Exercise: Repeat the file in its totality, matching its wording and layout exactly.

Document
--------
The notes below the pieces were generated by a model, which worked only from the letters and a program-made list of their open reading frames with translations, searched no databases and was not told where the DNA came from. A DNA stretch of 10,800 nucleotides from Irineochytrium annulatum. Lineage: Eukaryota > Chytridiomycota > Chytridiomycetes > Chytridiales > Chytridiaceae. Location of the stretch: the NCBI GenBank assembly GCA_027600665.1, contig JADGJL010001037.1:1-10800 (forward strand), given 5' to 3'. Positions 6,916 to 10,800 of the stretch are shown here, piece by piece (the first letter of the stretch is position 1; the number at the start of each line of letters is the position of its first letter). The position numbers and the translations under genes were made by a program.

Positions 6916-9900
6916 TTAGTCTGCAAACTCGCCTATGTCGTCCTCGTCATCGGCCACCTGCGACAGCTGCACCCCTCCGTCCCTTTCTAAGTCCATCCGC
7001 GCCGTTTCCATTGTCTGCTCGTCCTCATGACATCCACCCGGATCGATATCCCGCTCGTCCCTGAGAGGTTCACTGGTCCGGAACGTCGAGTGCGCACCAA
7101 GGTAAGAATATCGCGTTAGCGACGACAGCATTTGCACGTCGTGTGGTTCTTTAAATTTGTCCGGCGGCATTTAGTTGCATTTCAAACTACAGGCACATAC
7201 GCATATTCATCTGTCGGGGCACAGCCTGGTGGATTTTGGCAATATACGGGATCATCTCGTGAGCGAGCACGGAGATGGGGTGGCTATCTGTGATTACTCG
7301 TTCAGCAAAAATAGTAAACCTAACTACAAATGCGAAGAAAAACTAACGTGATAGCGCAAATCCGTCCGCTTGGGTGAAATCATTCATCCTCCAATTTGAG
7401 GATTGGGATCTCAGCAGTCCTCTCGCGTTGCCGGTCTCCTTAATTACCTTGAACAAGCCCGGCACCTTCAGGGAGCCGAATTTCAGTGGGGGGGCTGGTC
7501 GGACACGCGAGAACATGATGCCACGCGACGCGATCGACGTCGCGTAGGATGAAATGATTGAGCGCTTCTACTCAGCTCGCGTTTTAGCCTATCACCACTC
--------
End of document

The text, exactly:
The notes below the pieces were generated by a model, which worked only from the letters and a program-made list of their open reading frames with translations, searched no databases and was not told where the DNA came from. A DNA stretch of 10,800 nucleotides from Irineochytrium annulatum. Lineage: Eukaryota > Chytridiomycota > Chytridiomycetes > Chytridiales > Chytridiaceae. Location of the stretch: the NCBI GenBank assembly GCA_027600665.1, contig JADGJL010001037.1:1-10800 (forward strand), given 5' to 3'. Positions 6,916 to 10,800 of the stretch are shown here, piece by piece (the first letter of the stretch is position 1; the number at the start of each line of letters is the position of its first letter). The position numbers and the translations under genes were made by a program.

Positions 6916-9900
6916 TTAGTCTGCAAACTCGCCTATGTCGTCCTCGTCATCGGCCACCTGCGACAGCTGCACCCCTCCGTCCCTTTCTAAGTCCATCCGC
7001 GCCGTTTCCATTGTCTGCTCGTCCTCATGACATCCACCCGGATCGATATCCCGCTCGTCCCTGAGAGGTTCACTGGTCCGGAACGTCGAGTGCGCACCAA
7101 GGTAAGAATATCGCGTTAGCGACGACAGCATTTGCACGTCGTGTGGTTCTTTAAATTTGTCCGGCGGCATTTAGTTGCATTTCAAACTACAGGCACATAC
7201 GCATATTCATCTGTCGGGGCACAGCCTGGTGGATTTTGGCAATATACGGGATCATCTCGTGAGCGAGCACGGAGATGGGGTGGCTATCTGTGATTACTCG
7301 TTCAGCAAAAATAGTAAACCTAACTACAAATGCGAAGAAAAACTAACGTGATAGCGCAAATCCGTCCGCTTGGGTGAAATCATTCATCCTCCAATTTGAG
7401 GATTGGGATCTCAGCAGTCCTCTCGCGTTGCCGGTCTCCTTAATTACCTTGAACAAGCCCGGCACCTTCAGGGAGCCGAATTTCAGTGGGGGGGCTGGTC
7501 GGACACGCGAGAACATGATGCCACGCGACGCGATCGACGTCGCGTAGGATGAAATGATTGAGCGCTTCTACTCAGCTCGCGTTTTAGCCTATCACCACTC